I was recently invited to speak at Mother Nature’s Market to members of the community on the topic of stress. I was really excited because stress is something that almost all of my patients are struggling with (whether they know it or not) and it impacts so many parts of our health and wellbeing. The challenge can be figuring out how much stress is impacting your health then, what to do about it!
According to Statistics Canada, 1 in 4 Canadians perceive that most of their days are “quite” to “extremely” stressful. That’s a lot of stress! And those are just the people who recognize that their lives are stressful. A lot of people are so busy keeping their heads above water they often don’t even recognize the constant stress they’re enduring. Stress isn’t just word we use to describe how busy and chaotic the world is; it’s a physiologic process that affects our entire body.
Stress starts in our brain – when we perceive a threat, our brains use chemical signals to tell our bodies how to respond. This cascade of signals is called the hypothalamic-pituitary-adrenal (HPA) axis. Ultimately, to escape the threat, the brain wants to flood the body with stress hormones (epinephrine, norepinephrine, and cortisol). These hormones produced from our adrenal glands give us instant energy and optimize our bodies for survival and physical performance. We call this the “fight or flight” (sympathetic) response. This state is extremely important for survival – if you were being chased by a bear in the woods, you would rely on this flood of adrenaline to save your life.
So, what’s the problem?
The problem is that, in our modern society, we are not usually encountering the occasional bear in the woods but we are now under constant, low-grade, stimulation and stress. When stress levels stay high we don’t allow our bodies to return to a normal “rest and digest” (parasympathetic) state. It’s in this state that our bodies can heal, sleep, and digest our food. This means that if we are constantly in “fight or flight” we may experience insomnia, fatigue, blood sugar issues, infertility, weight gain or loss, and poor digestion. Long term exposure to high stress (specifically cortisol) the HPA axis becomes dysfunctional. Chronic HPA dysfunction (aka “adrenal fatigue”) can have major health implications including diabetes, heart disease, low thyroid function, and autoimmune diseases.
How Stressed Out Are You?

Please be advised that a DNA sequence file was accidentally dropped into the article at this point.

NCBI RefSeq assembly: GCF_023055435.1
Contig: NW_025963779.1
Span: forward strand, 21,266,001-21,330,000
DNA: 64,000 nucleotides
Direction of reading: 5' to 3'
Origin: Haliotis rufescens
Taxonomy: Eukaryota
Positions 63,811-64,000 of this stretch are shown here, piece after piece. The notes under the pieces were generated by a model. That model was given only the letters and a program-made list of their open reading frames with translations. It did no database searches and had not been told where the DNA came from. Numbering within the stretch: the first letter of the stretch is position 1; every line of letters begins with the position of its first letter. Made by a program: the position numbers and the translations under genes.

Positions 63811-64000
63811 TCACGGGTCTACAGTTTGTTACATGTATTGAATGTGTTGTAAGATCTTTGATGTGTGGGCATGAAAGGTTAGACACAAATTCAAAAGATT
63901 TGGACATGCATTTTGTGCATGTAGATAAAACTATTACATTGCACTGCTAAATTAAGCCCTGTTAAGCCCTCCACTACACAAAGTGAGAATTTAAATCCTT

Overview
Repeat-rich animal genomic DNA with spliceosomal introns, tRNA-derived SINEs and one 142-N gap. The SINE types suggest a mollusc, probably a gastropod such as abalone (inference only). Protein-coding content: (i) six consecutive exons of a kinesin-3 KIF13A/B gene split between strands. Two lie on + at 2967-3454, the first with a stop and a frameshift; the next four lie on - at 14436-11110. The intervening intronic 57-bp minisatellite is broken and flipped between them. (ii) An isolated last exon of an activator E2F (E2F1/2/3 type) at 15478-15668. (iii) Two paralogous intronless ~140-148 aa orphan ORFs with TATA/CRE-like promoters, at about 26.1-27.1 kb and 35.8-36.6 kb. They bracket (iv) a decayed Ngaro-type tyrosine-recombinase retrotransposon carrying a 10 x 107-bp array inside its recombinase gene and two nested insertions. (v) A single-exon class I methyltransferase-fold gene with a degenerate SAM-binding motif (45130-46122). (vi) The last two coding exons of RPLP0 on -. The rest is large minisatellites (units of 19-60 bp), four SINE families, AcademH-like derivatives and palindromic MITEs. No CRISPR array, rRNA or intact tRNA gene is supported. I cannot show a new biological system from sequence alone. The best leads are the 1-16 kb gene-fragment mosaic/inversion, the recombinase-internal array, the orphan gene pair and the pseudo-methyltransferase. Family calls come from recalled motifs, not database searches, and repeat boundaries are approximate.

- Morning fatigue — You don’t really seem to “wake up” until 10 a.m., even if you’ve been awake since 7 a.m.
- Afternoon “low” (feelings of sleepiness or clouded thinking) from 2 to 4 p.m.
- Burst of energy at 6 p.m. — You finally feel better from your afternoon lull.
- Sleepiness at 9 to 10 p.m. — However, you resist going to sleep.
- “Second wind” at 11 p.m. that lasts until about 1 a.m., when you finally go to sleep.
- Waking easily during the night between 1-3am
- Cravings for foods high in salt and fat
- Increased PMS or menopausal symptoms
- Mild depression
- Lack of energy
- Decreased ability to handle stress
- Muscular weakness
- Increased allergies
- Light-headedness when getting up from a sitting or laying down position
- Decreased sex drive
Testing to see how stress is impacting your body can be done in a variety of ways.
- Testing cortisol levels can be done via blood, urine, or saliva. Urine or saliva testing is best for understanding chronic stress.
- If fatigue is one of your concerns it’s important to understand why. On top of testing cortisol levels, you must also look at your complete blood count (CBC), ferritin (iron stores), thyroid function (TSH, T3, and T4), and vitamin B12.
- If digestion is a concern then it will be important to determine food sensitivities or intolerances, test for intestinal permeability (“leaky gut”), and possibly assess the gut microbiome health of the small intestines (SIBO)
All of these tests are not necessary for everyone but a naturopathic physician will help determine what testing options are appropriate for you.
5 Tips to Help with Chronic Stress
Give yourself time to recharge – get away from the stresses of life every 90 days!
Practice mindfulness, every day. Need help? Check out my post on ways to get started.
Do things that relax you. Massages, acupuncture, yoga all help put you back into a parasympathetic state so find a way to incorporate them regularly into your life.
Replete lost nutrients! Stress makes you burn through vitamins and minerals AND it prevents you from absorbing it from your food. Make sure you’re getting enough vitamin C, vitamin B5, and magnesium to keep those adrenal glands happy!
Herbs can help. Adaptogenic herbs were put on this earth to help you cope with stress. Some of my favourites are eleuthero, ashwagandha, and ginseng. It’s smart to talk to an expert to make sure the herbal medicine you choose is right for you.